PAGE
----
By Steven Friedman and Ilyse Schuman
The U.S. Supreme Court’s recent decision to uphold the Patient Protection and Affordable Care Act (ACA) presents employers with a number of immediate and critical decisions that they must take.
The Court’s conclusion that Congress had the authority under its taxing power to require most Americans to obtain health insurance in 2014 or pay a penalty ends the cloud of uncertainty over the constitutionality of the health care reform law. However, the most important questions and compliance challenges for employers are still ahead.
With the constitutionality of the “individual mandate” settled, action now shifts from the Court to the regulatory agencies charged with implementing the massive law. Accordingly, employers can expect a flurry of regulatory activity in the coming year as key provisions of the ACA are scheduled to become effective.
However, employers need to take steps now to make sure their plans and policies are compliant and that they are well-positioned to make the decisions that face them in 2014. As discussed below, the ACA creates obligations that affect employment-related documents as well as benefit plans.
Employer plan compliance mandates
Numerous employers plan changes mandated by the ACA are already in effect and important new requirements are scheduled to take effect soon. These changes include:
- Requirement for employers to provide an eight-page Summary of Benefits and Coverage upon application, enrollment, and re-enrollment in the plan. Also, a notice of material modifications describing plan changes must be provided 60 days before modifications are effective (both effective in 2013).
- Flexible spending account contributions by an employee must be limited to $2,500 per year (effective in 2013).
- Reporting on the value of health care coverage for 2012 Form W-2s (exemption for employers with fewer than 250 2011 Form W-2s).
Effective in 2014
Additional changes will become effective in 2014 or have an uncertain effective date. These include:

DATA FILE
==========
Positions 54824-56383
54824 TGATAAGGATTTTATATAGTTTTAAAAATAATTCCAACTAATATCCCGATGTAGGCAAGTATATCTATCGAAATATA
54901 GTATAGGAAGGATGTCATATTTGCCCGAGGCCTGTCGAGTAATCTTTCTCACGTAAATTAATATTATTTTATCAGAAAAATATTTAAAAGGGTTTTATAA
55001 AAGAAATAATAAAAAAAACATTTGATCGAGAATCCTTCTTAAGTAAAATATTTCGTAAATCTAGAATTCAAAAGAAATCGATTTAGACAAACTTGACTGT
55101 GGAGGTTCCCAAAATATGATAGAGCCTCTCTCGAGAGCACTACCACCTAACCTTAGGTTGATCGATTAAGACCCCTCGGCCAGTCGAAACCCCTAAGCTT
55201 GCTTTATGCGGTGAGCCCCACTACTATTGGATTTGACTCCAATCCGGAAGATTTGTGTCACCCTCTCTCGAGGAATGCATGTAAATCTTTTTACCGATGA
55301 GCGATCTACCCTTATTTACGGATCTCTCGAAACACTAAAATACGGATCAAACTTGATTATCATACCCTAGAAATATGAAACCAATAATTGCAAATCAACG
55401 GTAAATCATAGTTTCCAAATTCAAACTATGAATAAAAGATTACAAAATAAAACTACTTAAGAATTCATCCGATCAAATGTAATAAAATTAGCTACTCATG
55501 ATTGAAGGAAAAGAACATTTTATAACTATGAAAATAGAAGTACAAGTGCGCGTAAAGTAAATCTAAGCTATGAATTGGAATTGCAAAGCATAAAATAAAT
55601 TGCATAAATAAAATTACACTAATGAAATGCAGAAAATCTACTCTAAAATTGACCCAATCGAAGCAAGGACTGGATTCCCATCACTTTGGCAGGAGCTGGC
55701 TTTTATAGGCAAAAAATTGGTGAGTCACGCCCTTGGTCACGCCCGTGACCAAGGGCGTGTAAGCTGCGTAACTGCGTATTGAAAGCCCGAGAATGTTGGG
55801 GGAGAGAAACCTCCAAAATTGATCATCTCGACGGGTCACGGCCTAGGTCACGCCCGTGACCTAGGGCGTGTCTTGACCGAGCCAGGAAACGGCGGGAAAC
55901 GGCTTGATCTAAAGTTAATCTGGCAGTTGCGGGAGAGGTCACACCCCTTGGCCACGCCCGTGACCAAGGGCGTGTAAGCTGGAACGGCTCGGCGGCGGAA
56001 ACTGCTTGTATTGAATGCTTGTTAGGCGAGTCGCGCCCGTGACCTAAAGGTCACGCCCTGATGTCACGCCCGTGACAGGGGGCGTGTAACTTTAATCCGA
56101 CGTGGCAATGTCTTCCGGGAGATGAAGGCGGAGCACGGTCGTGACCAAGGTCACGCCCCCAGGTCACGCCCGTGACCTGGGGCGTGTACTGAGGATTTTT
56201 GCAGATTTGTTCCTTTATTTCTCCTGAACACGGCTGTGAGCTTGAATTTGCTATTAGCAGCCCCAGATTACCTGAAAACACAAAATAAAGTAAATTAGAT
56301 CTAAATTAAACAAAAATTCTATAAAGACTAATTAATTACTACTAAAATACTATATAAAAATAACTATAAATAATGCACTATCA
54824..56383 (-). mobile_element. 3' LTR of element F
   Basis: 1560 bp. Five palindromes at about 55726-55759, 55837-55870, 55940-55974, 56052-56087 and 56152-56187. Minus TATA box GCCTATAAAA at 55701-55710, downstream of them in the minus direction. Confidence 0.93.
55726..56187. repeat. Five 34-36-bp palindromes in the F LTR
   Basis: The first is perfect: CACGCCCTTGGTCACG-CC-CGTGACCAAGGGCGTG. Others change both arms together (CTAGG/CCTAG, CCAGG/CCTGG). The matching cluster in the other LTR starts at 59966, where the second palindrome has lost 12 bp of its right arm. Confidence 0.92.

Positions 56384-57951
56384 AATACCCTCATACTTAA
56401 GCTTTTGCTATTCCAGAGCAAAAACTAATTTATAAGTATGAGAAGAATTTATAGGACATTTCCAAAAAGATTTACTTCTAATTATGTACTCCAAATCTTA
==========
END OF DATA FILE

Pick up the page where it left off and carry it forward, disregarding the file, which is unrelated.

- Plans may not impose any annual limits on the dollar value of essential health benefits (effective 2014).
- Plans must not impose pre-existing condition exclusions for any participant (already effective for individuals under age 19, in 2014 effective for all participants).
- The level of penalties/incentives for wellness plans may be as much as 30 percent of the cost of coverage — an increase from the current 20 percent; may rise up to 50 percent by regulation (effective in 2014).
- Non-grandfathered insured plans must not discriminate in favor of highly compensated individuals under rules similar to nondiscrimination rules already applicable to self-insured plans (delayed until regulations are issued).
- Plans must not have waiting periods for entry into a plan in excess of 90 days (effective in 2014).
- Employers with more than 200 employees must automatically enroll full-time employees (delayed until regulations are issued—will not be effective by the original 2014).
Audit program focuses on plan documentary, administrative compliance
Employers must make certain that they maintain current and compliant plan documents. Historically, neither IRS nor the U.S. Department of Labor (DOL) have taken much interest in monitoring plan compliance and consequently, some employers have been lax in maintaining updated plan documents, summary plan descriptions and other required documentation (e.g., COBRA and HIPAA documents). Many employers use the same insurance-provided documents as both the plan and the summary plan description, and this often leads to a non-compliant or incomplete documentation.
We are aware, however, that the Labor Department has initiated an audit program focusing on health and welfare plans. The DOL is reviewing many areas of plan documentary and administrative compliance, including the following areas:
- All ACA-required provisions;